Word style renaming and alias tricks


Rename Word styles or give them alternative names/aliases. Sometimes you’ve got no choice but to make an alias because the original style name is fixed.

Any style can have an alternative name which appears in the Style Gallery.  That’s a useful trick because there’s limited space for the style name on the Gallery and the important part of the name doesn’t appear.

See Fix your Word Style Gallery

Here’s the three ‘Intense ..’ styles in Word.  As you can see, the names are cut off.

Clearer names are possible like this:

Another common style renaming is the Heading styles. ‘Heading 1’ becomes H1, ‘Heading 2’ alias is ‘H2’

To rename a style, right-click on any style in the Style Gallery and choose Rename.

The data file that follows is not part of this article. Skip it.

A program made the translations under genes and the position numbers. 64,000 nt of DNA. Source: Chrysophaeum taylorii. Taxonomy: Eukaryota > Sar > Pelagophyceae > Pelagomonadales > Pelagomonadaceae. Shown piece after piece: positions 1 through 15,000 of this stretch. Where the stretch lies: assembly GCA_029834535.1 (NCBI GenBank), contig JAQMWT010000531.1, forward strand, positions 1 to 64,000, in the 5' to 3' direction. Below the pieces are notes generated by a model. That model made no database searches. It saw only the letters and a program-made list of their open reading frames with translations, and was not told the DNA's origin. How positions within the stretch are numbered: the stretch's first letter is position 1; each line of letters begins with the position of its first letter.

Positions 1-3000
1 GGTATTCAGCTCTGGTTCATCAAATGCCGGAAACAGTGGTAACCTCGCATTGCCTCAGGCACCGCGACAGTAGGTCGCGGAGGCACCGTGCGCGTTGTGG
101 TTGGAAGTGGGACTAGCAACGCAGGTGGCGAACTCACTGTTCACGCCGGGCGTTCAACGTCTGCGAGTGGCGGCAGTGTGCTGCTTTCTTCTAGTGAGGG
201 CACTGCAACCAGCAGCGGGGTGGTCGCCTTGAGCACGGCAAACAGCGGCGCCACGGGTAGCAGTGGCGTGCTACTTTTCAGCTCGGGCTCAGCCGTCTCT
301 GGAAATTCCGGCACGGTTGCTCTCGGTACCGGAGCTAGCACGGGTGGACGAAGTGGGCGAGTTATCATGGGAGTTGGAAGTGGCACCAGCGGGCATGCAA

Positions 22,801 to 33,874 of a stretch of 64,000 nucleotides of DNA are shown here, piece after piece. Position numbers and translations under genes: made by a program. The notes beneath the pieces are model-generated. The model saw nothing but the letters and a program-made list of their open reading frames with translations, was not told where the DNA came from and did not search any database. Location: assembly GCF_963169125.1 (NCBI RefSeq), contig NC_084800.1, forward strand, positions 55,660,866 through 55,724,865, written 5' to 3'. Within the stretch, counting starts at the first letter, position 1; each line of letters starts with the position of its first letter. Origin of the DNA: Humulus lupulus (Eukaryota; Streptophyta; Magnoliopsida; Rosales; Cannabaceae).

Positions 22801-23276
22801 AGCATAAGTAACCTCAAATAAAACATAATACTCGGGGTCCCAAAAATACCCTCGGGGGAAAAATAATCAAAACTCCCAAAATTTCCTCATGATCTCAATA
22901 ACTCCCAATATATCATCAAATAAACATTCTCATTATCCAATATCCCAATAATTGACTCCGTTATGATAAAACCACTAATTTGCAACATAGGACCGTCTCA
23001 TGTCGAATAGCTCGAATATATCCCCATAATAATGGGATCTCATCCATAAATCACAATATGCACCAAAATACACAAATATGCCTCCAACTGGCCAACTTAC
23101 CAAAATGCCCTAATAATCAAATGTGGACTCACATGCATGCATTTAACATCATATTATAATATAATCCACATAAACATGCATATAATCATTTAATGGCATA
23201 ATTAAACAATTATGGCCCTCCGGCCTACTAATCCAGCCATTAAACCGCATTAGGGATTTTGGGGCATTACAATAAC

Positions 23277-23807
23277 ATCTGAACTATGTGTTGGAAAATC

Renaming in-built styles

Word won’t let you rename an in-built style such as Headings and the three Intense styles mentioned above.

If you try to rename, it creates an alias or alternative name for the same style.  See that in the Modify Style dialog.

The original in-built style name remains with the alternative name (created via Rename Style) after a comma.

The comma separates the main style name from the alternative name for the Gallery.

The two names are also visible in the Styles Pane.

Aliases for Custom styles

Renaming a Custom style (i.e. not inbuilt with Word) does a full rename for the style.

It’s still possible to have a short name or alias for a style.  Just add the comma separator yourself.

Right click on a style in the gallery and choose Rename.  We have a style called ‘MineALLMine’ which is too long for the gallery.

Instead of changing the style name, type a comma then an alternative name.

Now the same style appears in the Gallery with the short name.

Inbuilt style or not?

What if you don’t know if the style is in-built or not?  How to know whether to rename with the comma (custom style) or no comma  (in-built)?

It doesn’t matter, if you always rename with the comma separating the full style name from the alias.  That works for all styles.


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